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Top 25 Art Blog - Creative Tourist

Petra Noordkamp: Chasing the Male Gaze

Dutch female photographer Petra Noordkamp reveals her world, influences and future projects in this exclusive interview.

Written by Louisa Lee

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All photographs courtesy of Petra Noordkamp

Louisa Lee: Your photos seem very spontaneous. Do you have an idea in advance of what you’re going to photograph?

Petra Noordkamp: Most of the time I have a specific idea of what I want to photograph: lovers in an intimate situation, healing men hanging around the streets or dark seventies hallways. Sometimes I just wander around in big cities and around their outskirts and photograph more intuitively. I search for situations and locations which have a cinematographic quality.

LL: Despite your photos suggesting a further narrative, information pills they have a real stillness about them. Is this something you intend?

PN: It is not something I intend but when I come home after a trip and make a selection from my negatives it is the photos which possess this stillness that I like the best.

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LL: Some of the photos, for instance your ‘Lovers’ sequence, are very intimate. How do you go about capturing this?

PN: I have to admit I really sneak around people. I never ask for permission to photograph them because I want to capture the ‘real’ emotion of that moment. I have a small zoom lens and I make these photos like a paparazzi. I also like the tension and excitement which goes along with these secret operations.

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LL: Your series of photos for the Purple Journal are very beautiful, what initially inspired them?

PN: For a long time I tried to photograph young and older men in public places. I like the way men hang around on the streets. How they just stand on a street corner and look and wait. I am fascinated by the male gaze. So in a book about modern architecture in Casablanca I saw beautiful pictures of men hanging around an enormous public swimming pool hollowed out of the rocks. Because most of the pictures were taken in the fifties it wasn’t clear if the swimming pool was still there. I found the photos so appealing that I bought a ticket to Casablanca to take a look for myself. I discovered that this large public swimming pool was demolished in 1986 to make way for Casablanca’s grand mosque, but to my joy there were still some swimming pools left on the boulevard de la Corniche. Unfortunately there were no men hanging around the pool but I really loved the architecture of the pools and the buildings around them so I decided to photograph them.

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LL: You’ve also produced a series of book covers. Is text and photography important to you?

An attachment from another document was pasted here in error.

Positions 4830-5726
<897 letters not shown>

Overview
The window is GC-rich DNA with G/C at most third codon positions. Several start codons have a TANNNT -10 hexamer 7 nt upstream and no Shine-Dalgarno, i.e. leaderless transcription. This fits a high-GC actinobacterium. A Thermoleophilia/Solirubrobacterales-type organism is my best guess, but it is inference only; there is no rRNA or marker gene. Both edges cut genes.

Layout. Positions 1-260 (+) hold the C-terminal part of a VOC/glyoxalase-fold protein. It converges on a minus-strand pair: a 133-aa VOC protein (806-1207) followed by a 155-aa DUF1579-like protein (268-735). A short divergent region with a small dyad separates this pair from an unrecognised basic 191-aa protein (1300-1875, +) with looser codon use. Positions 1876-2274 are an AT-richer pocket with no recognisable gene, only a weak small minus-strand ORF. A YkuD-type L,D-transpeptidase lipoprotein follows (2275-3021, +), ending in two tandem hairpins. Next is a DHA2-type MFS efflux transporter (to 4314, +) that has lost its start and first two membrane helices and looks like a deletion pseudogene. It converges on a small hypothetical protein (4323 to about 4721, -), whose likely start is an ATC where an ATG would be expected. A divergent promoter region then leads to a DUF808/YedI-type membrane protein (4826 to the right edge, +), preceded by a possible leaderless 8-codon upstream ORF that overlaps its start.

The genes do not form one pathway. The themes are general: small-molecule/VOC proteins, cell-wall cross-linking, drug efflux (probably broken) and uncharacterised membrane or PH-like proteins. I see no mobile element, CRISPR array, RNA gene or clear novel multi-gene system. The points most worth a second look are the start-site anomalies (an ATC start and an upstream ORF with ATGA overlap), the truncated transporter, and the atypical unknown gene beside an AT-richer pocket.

PN: I like it very much when my photos are used as a book cover or in a magazine together with a short story or a different kind of text.  I think it has to do with my love for magazines and books. I’ve worked in a bookshop for ten years now and I worked as an editor for magazines for quite a while. But I also think my work really comes to life in combination with a text, maybe it has to do with the narrative quality I am searching for. I would be very interested to do more with this. I am thinking of using a combination of a fictional story combined with photos like W.G. Sebald used to do in his books.

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LL: Which author’s work would you like to produce a cover for?

PN: I am very inspired by the work of A.M. Homes, Lorrie Moore, J.M. Coetzee and Richard Yates so it would be great if I could produce a cover for a book of one of these authors.

LL: Who or what else influences your photographs?

PN: I collect second-hand film-scripts; books in which a scenario is combined with photos from the movies. These books are an enormous inspiration for my archive and photo project Cinecitta. This archive consists of photos of locations which remind me of images I have seen in films of Antonioni, Rosselini and Godard; filmmakers who really influenced my way of experiencing and looking at the world. I admire the way the artist Aglaia Konrad uses her photos of buildings and cities in installations and books and I love the songs of PJ Harvey. Her CD ‘Stories from the City, Stories from the Sea’, inspired me to make the photo series ‘Pictures of the Sea.’ Also, the book Youthby J.M. Coetzee made me look more intensely at ‘normal’ men.

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LL: Where might we see your work next?

PN: I am working on different projects at the moment but I have no exhibitions planned in the near future. You can see my work on the internet on my website and on two blogs. One at petranoordkamp.blogspot.com where I write about my latest projects and publications and the other is a more commercial one where I post pictures which I think will work as book covers.

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